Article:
I am seeking representation for A DIFFERENT WINTER, a character-driven YA novel complete at 51,000 words.
When sixteen-year-old Rebecca's busy father dumps his family in
She is unimpressed by the prospect of another new adventure until she sees Luke, a popular boy with a girlfriend of his own. Determined to get his attention, Rebecca fights off her debilitating shyness to dive into student life. She even joins the first cheerleading squad in
As each new venture draws her out of her shell, Rebecca slides further from the volatile situation at home. She takes frequent refuge with Katie, an Iowan with a foul mouth and a big heart, and who knows
When her little brother is injured while under the care of their inebriated mother, guilt and anger consume Rebecca. Then, she inadvertently causes Luke's expulsion and deportation. She flees to the north end of the island, where Manny shows her that his life isn't very different from her own.
I have pasted the first 250 words of A DIFFERENT WINTER below. I hope you will ask to see more. Thank you for your time and consideration.
A DIFFERENT WINTER
We'd hardly arrived, and my parents were arguing in the bedroom. Dad's calm voice intersected Mom's shrill protests. Somewhere in the mix I heard, "New start," and "Time to think.”
"I hope the neighbors don't understand English," my sister Lori said with a smirk as she curled on the sofa with an airplane magazine.
My little brother Michael seemed oblivious to the noise as he rummaged through Dad's suit pockets, probably looking for foreign coins.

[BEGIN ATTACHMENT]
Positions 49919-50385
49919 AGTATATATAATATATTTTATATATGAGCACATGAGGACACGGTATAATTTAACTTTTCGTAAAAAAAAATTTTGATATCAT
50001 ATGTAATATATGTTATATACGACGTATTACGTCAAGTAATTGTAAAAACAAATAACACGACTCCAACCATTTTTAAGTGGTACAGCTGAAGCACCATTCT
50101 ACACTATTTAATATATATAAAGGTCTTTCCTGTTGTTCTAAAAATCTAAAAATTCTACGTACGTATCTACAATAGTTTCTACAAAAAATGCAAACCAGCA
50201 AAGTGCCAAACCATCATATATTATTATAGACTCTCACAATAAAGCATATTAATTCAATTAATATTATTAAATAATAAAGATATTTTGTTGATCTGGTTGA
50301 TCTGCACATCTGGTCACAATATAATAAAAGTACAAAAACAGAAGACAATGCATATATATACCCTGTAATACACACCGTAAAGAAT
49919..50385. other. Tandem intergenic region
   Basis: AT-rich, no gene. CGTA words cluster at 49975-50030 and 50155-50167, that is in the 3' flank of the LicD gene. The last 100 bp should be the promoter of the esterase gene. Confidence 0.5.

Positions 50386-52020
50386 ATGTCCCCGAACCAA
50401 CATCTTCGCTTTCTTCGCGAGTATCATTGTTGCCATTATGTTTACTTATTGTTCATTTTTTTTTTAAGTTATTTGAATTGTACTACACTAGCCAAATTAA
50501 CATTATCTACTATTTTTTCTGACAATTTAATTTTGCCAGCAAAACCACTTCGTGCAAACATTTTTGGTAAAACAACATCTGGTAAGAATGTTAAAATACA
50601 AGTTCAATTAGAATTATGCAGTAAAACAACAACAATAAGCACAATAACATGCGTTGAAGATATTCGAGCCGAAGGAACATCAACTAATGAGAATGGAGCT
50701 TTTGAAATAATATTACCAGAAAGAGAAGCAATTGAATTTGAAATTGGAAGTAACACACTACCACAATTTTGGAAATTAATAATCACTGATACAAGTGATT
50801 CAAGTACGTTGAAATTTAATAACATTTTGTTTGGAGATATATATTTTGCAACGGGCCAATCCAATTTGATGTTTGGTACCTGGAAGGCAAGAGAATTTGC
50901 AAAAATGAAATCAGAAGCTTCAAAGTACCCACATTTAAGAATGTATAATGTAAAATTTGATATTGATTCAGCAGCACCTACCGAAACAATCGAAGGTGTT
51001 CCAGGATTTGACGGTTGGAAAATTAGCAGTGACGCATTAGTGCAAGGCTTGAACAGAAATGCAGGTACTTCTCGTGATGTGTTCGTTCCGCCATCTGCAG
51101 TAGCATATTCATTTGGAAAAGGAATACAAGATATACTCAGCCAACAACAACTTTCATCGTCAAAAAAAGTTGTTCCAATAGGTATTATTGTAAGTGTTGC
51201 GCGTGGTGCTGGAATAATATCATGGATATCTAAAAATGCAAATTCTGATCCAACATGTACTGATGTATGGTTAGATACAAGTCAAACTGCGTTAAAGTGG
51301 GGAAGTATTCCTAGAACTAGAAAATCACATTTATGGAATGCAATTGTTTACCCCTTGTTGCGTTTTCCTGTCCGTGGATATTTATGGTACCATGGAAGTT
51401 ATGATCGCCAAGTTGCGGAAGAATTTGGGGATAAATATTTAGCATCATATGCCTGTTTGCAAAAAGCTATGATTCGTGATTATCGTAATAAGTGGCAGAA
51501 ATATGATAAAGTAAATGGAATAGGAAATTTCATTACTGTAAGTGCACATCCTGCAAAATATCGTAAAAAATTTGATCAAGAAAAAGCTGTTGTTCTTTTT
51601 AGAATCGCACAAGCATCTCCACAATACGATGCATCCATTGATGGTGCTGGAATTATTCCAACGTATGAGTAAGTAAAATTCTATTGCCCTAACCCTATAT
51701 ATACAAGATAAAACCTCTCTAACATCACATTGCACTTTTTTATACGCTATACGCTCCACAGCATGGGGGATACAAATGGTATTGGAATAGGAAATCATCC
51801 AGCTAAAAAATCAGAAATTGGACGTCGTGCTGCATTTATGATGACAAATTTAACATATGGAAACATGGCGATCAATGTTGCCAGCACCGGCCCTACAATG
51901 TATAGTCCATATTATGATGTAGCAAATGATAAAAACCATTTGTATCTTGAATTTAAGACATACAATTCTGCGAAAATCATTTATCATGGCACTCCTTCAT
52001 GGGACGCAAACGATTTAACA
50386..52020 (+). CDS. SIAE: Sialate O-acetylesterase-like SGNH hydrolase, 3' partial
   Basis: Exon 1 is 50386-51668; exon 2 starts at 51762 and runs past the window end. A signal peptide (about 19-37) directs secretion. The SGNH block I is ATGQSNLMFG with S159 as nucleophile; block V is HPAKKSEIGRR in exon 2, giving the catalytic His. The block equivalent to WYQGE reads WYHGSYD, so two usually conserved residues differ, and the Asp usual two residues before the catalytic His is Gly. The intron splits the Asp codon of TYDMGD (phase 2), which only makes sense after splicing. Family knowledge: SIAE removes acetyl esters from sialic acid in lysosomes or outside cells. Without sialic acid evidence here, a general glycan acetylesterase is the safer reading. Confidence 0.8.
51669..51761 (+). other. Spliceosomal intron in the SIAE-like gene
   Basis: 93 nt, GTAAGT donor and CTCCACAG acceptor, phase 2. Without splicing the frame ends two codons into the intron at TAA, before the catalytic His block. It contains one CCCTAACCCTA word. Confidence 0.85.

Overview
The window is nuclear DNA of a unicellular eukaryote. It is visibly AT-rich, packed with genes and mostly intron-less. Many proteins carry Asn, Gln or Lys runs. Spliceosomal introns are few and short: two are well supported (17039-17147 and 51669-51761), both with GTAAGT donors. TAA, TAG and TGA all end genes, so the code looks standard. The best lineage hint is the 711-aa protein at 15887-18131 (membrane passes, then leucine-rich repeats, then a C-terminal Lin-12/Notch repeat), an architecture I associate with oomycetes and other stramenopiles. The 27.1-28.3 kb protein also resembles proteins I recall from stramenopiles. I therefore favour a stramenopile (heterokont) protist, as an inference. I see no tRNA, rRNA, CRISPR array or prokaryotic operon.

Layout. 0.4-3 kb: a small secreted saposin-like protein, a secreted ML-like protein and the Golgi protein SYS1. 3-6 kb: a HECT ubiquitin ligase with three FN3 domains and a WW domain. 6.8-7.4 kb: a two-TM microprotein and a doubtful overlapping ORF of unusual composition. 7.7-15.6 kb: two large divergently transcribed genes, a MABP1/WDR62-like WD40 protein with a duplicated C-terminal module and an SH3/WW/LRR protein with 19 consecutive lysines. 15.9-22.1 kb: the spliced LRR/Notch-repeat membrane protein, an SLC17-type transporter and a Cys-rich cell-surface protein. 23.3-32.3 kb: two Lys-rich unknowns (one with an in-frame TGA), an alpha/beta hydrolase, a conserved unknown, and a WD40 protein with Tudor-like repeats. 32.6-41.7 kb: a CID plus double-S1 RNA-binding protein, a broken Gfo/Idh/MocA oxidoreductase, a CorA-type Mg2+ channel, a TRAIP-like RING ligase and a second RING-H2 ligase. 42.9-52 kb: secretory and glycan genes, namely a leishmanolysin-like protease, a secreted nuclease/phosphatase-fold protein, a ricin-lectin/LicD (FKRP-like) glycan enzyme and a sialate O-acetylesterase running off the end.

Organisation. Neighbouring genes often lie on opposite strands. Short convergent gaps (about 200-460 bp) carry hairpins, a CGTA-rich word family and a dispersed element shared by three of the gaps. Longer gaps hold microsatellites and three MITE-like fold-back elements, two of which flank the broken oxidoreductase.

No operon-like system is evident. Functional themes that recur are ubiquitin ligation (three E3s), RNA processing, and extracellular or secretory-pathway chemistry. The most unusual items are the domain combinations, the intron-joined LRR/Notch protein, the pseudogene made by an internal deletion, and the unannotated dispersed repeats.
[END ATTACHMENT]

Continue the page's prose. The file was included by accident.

I skirted the mound of suitcases in the living room, opened the balcony door and stepped into the heat. Flamenco music filtered from somewhere below, almost obliterated by the hiss of sand pulled to sea by the surf. I closed my eyes and concentrated on the classical notes, if only to drown out my parents.
Dad finally came outside and leaned against the railing. As usual, he hid his impatience behind a serene expression and a freshly lit cigarette.
Inside, the sound of colliding dishes punctuated Mom's side of the argument. She wore her emotions on the outside and dishwashing was always a clear indication of her mood. When she was in good spirits, she sang above the gentle clink of cutlery against crockery. When she was pissed off, plates crashed together like cymbals.
Dad squinted against the sunlight and took a drag on his cigarette. He rubbed his chin with a knuckle and cocked his head at the door. "Don’t worry, she'll get used to this. She always does."